As I was trying to get my head around this question I read: “Children, youth, college aged, adult, and diaconal formation are especially important.” and I thought, “Goodness! – that is all of it! It’s ALL especially important!”
Indeed, faith formation isn’t just a vital part of congregational life, it is the principal purpose of congregational life. Likewise, faith formation isn’t just for one age group, it’s a life long learning process. Faith formation through hearing the word, and celebrating worship and the sacraments is the purpose of the church. “Disciples” are learners and apprentices of Jesus. Our faith formation leads and informs the apprentice or “doing” part of discipleship.
Such encouraging and strengthening of disciples is the first priority of both the Bishop and the synod. Catechesis is strong in the Lutheran tradition, but it is not just for kids! Disciples, including rostered leaders, are lifelong learners and doers with a need to be supported by the wider church. There is so much in place with this and so many organizations working to promote discipleship, our first task might again be to simply convene them and listen to how they work and how we might work together to be stronger together.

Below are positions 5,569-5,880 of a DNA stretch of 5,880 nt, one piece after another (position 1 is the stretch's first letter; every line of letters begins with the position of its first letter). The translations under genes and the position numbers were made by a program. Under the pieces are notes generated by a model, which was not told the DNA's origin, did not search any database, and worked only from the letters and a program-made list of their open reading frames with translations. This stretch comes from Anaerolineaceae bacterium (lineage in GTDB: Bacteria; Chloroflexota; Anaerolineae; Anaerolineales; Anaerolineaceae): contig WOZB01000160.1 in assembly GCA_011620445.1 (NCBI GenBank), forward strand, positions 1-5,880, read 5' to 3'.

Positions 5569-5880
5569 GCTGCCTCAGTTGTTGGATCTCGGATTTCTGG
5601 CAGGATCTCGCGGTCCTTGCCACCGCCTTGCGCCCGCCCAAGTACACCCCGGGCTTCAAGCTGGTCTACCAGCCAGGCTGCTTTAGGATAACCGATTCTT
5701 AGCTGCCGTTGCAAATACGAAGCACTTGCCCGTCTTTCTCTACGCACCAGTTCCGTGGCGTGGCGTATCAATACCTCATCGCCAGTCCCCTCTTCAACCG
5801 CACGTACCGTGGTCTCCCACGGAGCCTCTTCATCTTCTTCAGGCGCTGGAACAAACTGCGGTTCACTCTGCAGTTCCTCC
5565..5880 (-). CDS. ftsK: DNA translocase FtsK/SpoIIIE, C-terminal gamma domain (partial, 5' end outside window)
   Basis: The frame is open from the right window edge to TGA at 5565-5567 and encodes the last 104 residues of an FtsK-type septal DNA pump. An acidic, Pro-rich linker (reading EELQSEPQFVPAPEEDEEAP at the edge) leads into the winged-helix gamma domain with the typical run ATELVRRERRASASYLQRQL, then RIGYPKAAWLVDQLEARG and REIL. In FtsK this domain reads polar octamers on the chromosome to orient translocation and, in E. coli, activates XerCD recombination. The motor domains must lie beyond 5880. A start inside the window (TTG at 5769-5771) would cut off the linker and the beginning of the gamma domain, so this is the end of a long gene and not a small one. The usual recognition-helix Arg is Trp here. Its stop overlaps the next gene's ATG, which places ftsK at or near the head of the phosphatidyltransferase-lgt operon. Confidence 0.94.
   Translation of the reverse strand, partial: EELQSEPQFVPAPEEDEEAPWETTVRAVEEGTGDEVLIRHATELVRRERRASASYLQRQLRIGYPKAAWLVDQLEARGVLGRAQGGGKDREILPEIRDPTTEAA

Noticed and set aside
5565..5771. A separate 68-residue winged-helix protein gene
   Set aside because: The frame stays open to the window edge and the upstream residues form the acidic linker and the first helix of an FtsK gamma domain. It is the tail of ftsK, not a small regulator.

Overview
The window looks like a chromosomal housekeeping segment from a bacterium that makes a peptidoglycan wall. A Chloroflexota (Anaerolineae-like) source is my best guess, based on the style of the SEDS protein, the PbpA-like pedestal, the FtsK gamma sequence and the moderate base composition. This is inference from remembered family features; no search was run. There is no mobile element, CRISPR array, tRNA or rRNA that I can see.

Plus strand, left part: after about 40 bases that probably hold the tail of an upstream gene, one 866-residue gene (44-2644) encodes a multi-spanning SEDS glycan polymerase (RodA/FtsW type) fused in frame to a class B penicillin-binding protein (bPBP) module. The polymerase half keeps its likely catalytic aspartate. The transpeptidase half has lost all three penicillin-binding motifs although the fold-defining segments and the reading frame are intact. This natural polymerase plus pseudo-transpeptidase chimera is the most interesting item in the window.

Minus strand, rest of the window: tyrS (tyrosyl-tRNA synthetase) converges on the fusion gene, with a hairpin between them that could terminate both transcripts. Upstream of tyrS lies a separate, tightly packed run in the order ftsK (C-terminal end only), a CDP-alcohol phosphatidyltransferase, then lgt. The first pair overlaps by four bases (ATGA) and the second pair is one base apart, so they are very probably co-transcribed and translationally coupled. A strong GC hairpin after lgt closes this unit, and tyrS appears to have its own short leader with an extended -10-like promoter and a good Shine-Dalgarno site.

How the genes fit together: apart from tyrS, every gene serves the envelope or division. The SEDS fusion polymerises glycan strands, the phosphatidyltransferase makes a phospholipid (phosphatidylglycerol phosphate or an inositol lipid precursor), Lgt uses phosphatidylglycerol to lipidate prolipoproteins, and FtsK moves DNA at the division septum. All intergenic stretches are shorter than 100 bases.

Beyond this, part of growing in faith is understanding one’s self. It is 370 years since the beginning of Lutheranism in New York. It might be helpful to take a step back and reflect on our family history and how we got to where we are today; noting places where we may need to repent and heal as well as rejoice in the presence and work of the Holy Spirit in our lives together as people of faith.